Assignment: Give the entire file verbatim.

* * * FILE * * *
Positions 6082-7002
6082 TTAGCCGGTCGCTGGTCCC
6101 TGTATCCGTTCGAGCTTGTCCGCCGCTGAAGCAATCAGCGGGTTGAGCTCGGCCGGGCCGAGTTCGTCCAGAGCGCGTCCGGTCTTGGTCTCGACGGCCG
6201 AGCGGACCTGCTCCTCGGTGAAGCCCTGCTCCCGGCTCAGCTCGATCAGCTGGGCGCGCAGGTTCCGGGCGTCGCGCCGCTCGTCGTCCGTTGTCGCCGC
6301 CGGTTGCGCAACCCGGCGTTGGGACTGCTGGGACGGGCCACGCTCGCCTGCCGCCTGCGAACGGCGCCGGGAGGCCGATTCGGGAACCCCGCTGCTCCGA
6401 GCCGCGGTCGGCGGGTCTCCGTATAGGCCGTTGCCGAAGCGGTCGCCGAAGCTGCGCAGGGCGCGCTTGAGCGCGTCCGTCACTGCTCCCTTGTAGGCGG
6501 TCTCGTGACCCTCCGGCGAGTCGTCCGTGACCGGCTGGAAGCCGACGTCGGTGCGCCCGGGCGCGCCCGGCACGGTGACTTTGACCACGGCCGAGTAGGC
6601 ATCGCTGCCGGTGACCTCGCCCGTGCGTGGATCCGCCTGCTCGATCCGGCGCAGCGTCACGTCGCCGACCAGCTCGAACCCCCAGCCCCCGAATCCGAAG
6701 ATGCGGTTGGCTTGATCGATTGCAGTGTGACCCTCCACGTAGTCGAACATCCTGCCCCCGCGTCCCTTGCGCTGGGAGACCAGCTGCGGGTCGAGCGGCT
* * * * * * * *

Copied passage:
Positions 6082-7002
6082 TTAGCCGGTCGCTGGTCCC
6101 TGTATCCGTTCGAGCTTGTCCGCCGCTGAAGCAATCAGCGGGTTGAGCTCGGCCGGGCCGAGTTCGTCCAGAGCGCGTCCGGTCTTGGTCTCGACGGCCG
6201 AGCGGACCTGCTCCTCGGTGAAGCCCTGCTCCCGGCTCAGCTCGATCAGCTGGGCGCGCAGGTTCCGGGCGTCGCGCCGCTCGTCGTCCGTTGTCGCCGC
6301 CGGTTGCGCAACCCGGCGTTGGGACTGCTGGGACGGGCCACGCTCGCCTGCCGCCTGCGAACGGCGCCGGGAGGCCGATTCGGGAACCCCGCTGCTCCGA
6401 GCCGCGGTCGGCGGGTCTCCGTATAGGCCGTTGCCGAAGCGGTCGCCGAAGCTGCGCAGGGCGCGCTTGAGCGCGTCCGTCACTGCTCCCTTGTAGGCGG
6501 TCTCGTGACCCTCCGGCGAGTCGTCCGTGACCGGCTGGAAGCCGACGTCGGTGCGCCCGGGCGCGCCCGGCACGGTGACTTTGACCACGGCCGAGTAGGC
6601 ATCGCTGCCGGTGACCTCGCCCGTGCGTGGATCCGCCTGCTCGATCCGGCGCAGCGTCACGTCGCCGACCAGCTCGAACCCCCAGCCCCCGAATCCGAAG
6701 ATGCGGTTGGCTTGATCGATTGCAGTGTGACCCTCCACGTAGTCGAACATCCTGCCCCCGCGTCCCTTGCGCTGGGAGACCAGCTGCGGGTCGAGCGGCT